This is an excellent historical drama, impeccably researched, following Anna through her young adulthood, as she fights a male dominated system and also tries to investigate the disappearance of her beloved father.
Egan's novel A Visit From the Goon Squad won the Pulitzer, but do not expect a similar book. She takes this one into fresh territory, but her craftsmanship remains steadfast.
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LibraryThing member nbmars
This historical fiction novel, both a family drama and a mystery, begins in Brooklyn in 1934 during the Great Depression. Anna Kerrigan, almost 12 years old, regularly accompanies her father Eddie on the job he has held ever since all their money was lost in the stock market. Now he serves as a “Bagman”, or as Anna understood it: “Her father’s job was to pass greetings, or good wishes, between union men and other men who were their friends. These salutations included an envelope, sometimes a package, that he would deliver or receive casually - you wouldn’t notice unless you were paying attention.”

Eddie hated his job, and homelife offered no sanctuary for him. He had another daughter, Lydia, who was physically lovely, but brain-damaged. Lydia and her special needs, as well as the juxtaposition in her (as he saw it) of outward beauty with total disability, educed in Eddie both rage and self-loathing, leaving him numb and spent. “She was not as she should be, not remotely, and the ghost of what she should have been clung to her always, a reproachful twin.”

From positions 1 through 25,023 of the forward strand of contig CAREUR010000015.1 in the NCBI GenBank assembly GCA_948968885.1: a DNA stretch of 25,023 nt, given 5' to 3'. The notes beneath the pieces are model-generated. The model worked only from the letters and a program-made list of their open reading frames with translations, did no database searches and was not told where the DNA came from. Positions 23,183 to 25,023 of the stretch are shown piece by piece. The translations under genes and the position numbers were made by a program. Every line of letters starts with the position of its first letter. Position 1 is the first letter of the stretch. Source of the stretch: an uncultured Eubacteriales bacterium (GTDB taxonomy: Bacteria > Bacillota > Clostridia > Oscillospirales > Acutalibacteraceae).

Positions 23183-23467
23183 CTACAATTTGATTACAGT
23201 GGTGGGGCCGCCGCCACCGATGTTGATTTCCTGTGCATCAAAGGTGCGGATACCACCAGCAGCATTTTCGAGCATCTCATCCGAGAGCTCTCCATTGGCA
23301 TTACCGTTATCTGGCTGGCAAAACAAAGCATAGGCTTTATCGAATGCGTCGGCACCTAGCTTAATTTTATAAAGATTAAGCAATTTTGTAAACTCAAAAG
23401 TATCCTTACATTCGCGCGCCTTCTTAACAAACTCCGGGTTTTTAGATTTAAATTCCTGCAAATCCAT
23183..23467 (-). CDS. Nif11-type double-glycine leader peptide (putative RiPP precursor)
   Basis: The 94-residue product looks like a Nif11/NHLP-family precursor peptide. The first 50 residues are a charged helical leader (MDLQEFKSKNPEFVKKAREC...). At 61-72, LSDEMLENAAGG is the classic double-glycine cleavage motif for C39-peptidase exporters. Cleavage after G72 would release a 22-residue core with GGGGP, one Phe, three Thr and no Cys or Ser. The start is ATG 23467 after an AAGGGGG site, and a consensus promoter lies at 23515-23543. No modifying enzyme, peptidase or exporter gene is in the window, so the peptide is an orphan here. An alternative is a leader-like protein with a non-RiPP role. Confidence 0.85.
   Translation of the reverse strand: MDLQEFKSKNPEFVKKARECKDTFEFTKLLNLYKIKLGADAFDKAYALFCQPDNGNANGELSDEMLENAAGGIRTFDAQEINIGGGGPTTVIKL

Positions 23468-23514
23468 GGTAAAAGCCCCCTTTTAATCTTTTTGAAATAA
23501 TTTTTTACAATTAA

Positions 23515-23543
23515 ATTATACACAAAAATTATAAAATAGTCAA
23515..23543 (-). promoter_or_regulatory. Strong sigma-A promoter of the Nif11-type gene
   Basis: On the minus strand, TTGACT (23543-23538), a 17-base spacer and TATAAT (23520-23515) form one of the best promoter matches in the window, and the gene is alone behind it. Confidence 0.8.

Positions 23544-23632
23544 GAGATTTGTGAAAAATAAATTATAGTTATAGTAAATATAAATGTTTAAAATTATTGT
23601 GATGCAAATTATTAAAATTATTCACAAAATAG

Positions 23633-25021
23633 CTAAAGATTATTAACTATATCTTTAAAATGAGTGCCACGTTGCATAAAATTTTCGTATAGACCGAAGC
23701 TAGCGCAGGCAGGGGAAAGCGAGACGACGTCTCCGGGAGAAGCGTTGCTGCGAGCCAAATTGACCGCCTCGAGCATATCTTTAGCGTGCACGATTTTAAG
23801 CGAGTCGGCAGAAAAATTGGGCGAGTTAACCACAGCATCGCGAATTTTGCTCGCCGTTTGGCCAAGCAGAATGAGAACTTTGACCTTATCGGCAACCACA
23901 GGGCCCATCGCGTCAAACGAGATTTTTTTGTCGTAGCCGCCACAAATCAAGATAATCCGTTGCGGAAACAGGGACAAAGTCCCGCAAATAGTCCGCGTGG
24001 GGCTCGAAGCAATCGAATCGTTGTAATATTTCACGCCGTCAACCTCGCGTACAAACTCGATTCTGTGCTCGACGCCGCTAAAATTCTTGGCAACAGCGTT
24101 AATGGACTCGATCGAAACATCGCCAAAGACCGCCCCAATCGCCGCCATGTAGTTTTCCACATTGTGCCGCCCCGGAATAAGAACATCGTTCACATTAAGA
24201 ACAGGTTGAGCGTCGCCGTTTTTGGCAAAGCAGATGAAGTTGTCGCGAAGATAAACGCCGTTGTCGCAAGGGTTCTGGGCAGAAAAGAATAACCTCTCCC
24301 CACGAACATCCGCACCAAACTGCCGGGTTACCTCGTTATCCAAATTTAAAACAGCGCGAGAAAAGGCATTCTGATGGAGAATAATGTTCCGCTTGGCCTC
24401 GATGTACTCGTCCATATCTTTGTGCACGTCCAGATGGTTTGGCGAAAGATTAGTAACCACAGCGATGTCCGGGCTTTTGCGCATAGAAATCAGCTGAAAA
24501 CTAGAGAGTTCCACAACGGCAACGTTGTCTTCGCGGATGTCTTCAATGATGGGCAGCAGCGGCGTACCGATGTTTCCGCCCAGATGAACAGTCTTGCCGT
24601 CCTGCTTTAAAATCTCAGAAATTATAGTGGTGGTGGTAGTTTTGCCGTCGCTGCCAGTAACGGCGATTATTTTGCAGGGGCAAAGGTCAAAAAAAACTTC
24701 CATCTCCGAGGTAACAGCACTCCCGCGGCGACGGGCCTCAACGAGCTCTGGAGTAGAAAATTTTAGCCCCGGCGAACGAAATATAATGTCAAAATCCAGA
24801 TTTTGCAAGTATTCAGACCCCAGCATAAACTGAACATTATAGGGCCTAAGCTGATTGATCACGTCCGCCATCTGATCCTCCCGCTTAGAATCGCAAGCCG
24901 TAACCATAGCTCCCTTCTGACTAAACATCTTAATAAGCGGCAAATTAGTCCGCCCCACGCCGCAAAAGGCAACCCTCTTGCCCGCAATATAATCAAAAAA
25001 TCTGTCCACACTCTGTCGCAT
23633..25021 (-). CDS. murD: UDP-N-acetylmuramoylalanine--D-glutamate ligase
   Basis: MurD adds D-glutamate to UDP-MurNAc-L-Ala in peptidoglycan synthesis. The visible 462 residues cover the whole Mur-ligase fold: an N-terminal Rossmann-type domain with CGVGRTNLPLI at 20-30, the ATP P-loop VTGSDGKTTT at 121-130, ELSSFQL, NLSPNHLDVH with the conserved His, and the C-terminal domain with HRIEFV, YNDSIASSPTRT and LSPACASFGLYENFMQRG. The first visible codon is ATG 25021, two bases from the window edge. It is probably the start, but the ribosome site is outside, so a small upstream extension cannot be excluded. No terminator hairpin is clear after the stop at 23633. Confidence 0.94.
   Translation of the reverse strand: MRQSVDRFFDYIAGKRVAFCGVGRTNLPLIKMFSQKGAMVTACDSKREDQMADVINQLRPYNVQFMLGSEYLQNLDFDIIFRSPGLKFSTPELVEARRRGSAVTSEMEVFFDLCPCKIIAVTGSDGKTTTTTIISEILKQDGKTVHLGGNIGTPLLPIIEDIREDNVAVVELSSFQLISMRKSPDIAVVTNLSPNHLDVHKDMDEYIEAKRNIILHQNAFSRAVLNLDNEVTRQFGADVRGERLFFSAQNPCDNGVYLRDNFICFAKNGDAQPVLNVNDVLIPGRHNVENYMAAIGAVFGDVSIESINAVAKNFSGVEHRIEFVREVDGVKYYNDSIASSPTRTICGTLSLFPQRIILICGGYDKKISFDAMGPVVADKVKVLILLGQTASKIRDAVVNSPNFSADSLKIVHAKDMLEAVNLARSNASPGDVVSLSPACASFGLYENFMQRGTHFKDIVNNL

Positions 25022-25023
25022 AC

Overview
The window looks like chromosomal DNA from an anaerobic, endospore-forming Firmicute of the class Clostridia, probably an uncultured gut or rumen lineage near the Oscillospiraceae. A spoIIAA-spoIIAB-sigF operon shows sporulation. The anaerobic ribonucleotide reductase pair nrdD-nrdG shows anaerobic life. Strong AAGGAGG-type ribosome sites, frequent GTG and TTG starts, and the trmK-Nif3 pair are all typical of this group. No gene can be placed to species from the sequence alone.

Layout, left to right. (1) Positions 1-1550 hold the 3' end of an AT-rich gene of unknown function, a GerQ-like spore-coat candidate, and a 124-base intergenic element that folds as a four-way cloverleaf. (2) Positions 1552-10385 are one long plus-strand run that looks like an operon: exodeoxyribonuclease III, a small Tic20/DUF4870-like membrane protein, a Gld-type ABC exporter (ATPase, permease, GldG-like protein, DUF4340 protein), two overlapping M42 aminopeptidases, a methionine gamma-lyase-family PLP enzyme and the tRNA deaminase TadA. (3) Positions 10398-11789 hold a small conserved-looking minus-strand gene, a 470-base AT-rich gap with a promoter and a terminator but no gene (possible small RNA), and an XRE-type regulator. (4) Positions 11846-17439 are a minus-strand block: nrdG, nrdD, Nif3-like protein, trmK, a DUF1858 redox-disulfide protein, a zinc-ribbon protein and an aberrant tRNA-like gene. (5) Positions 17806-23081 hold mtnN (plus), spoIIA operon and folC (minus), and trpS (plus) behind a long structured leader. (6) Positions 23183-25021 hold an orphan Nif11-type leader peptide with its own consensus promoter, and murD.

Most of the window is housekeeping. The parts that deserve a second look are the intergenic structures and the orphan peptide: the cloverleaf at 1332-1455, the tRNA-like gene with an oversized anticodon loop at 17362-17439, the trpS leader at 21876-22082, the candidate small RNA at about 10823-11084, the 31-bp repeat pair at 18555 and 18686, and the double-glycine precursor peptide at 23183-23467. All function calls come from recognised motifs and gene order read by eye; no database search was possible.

Only in Anna’s company could he relax and feel good about his life: “She was his secret treasure, his one pure, unspoiled source of joy.” He felt about her that she "pumped life into him as surely as Lydia drained it.” He loved her voice, the pattering quality of it, and the feel of her small hand inside his.

When Lydia's doctor recommended that she have an expensive special chair to help her sit upright, Eddie needed more money, and went to work for Dexter Styles, a powerful member of local organized crime who managed a number of clubs offering the opportunity for illegal pastimes. Even at the upper levels of crime, however, there was a hierarchy. While there were many people in Dexter’s own pocket, he himself was controlled by a Mr. Q., who basically owned him. As long as Dexter played by the rules, he was rewarded. But like Eddie, Dexter constantly has to be aware of his place and modulate his behavior accordingly. Eddie unexpectedly gave Dexter a taste of escape from the limitations put on him.

Eddie worked for Styles as his ombudsman, checking up on Dexter's employees and later on his rivals. In a clever description of Eddie's appeal to Dexter, Egan writes:

“Kerrigan’s cipherlike nature had been essential to the job. He could go anywhere, find out anything. Through him, Dexter had tasted an otherworldly freedom from the constraints of time and space.”

Unfortunately though, Eddie could not take Anna along on his forays to nightclubs and gambling dens, and they grew apart, to Eddie’s infinite regret.

The story shifts, and picks up again when Anna is 19. Her father had disappeared five years before. They never knew what happened to him. She felt sorrow at first, replaced by anger.

The country is now at war, and Anna works at the Brooklyn Naval Yard, where, because of the shortage of men, women are allowed to hold jobs that had always excluded them. Through perseverance and grit, she becomes the first female diver, “the most dangerous and exclusive of occupations,” helping to repair huge ships in the Manhattan harbor.

One night while out with a girlfriend, she ran into Dexter Styles at one of his clubs. He didn't recognize her, so she used a false name with him, “Anna Feeney" (taking a neighbor’s last name). But she realizes he may know what happened to her father, and she continues to seek him out to get the mystery solved once and for all.

Discussion: There is some beautifully-phrased and deftly-constructed prose in this book. For example, when diving, Anna thinks: